But even for companies with less terrifying cost structures, 30% is an inherently predatory commission. It’s too much to take even from Uber and Lyft driver,s who would rejoice if their overlords would be satisfied with 30%, too much to fork over to any company that will never in a million years produce a person with a pulse empowered to help a small vendor with anything; too much to pay a middleman that assumes very little risk and orders around the miserable human labor it does employ with artificial intelligence and modified vibrating dog collars; too much, period.

The 30% Mafia’s vast collection of sycophants will of course say there is no such thing, that “if you can find a gap in the economy, in the market, that you can exploit, it is yours to do so freely without government interference!” as the Democratic Arizona state Rep. Diego Rodriguez pointed out in a rousing speech denouncing the App Store bill.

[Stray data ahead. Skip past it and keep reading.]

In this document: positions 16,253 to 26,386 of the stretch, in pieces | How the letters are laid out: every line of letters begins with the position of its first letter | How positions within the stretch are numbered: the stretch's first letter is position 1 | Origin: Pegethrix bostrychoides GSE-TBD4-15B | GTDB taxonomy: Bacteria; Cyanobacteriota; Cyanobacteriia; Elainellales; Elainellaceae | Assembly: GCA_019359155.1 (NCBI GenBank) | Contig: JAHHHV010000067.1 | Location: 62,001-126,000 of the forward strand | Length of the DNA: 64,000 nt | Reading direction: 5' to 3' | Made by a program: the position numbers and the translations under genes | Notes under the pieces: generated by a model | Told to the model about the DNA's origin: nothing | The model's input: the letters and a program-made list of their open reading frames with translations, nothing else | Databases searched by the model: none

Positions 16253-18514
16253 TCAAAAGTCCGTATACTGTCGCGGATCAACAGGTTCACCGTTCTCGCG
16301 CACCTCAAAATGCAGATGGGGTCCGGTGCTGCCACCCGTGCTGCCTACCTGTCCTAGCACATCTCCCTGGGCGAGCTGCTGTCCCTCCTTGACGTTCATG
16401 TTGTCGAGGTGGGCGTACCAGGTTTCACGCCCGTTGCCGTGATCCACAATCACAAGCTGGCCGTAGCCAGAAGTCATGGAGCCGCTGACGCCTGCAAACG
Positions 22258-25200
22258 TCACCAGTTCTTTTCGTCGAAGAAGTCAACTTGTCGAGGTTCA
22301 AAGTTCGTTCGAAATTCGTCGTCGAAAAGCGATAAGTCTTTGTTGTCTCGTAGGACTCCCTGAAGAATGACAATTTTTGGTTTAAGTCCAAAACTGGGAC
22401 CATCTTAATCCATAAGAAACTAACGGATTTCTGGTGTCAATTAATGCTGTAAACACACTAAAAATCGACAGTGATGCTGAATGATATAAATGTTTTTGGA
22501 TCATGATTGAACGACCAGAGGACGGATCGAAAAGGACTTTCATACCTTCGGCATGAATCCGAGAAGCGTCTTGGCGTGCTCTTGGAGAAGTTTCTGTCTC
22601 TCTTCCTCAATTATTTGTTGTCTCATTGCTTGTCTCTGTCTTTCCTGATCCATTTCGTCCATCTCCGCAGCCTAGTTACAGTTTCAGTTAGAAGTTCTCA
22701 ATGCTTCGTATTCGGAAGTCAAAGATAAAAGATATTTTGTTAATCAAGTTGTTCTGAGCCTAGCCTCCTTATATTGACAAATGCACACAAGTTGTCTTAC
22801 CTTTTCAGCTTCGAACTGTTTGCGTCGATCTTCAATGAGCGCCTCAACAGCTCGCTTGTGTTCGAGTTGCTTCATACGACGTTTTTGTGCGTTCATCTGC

What Big Tech wants is for Americans to tune out, to dismiss it all as another niche battle in an increasingly incomprehensible culture war.

Indeed, if Americans learned anything over the past year, it’s that the price of a Covid test is sometimes $1,622, a bottle of hand sanitizer might set you back $459, and heating a single-family home during a cold snap in Texas costs $16,752.(On the bright side: Invest in the right animated GIF or deep-out-of-the-money “stonk” option, and you, too, might be able to afford basic needs.) There is no such thing as excessive profits in America, and if you argue otherwise about drug prices the conservatives will run ads accusing you of socialism, but if you argue about Apple commissions the liberals will activate the whisper networks to smear you as a crypto Trumper. Indeed, the tech giants have assembled a deep bench of lobbyists to remind you that many of the same folks who want to break up their extortion racket will also tell you Trump won the election and the measles vaccine is a Communist conspiracy and that efforts to rein in their profiteering are merely “a Parler thing.”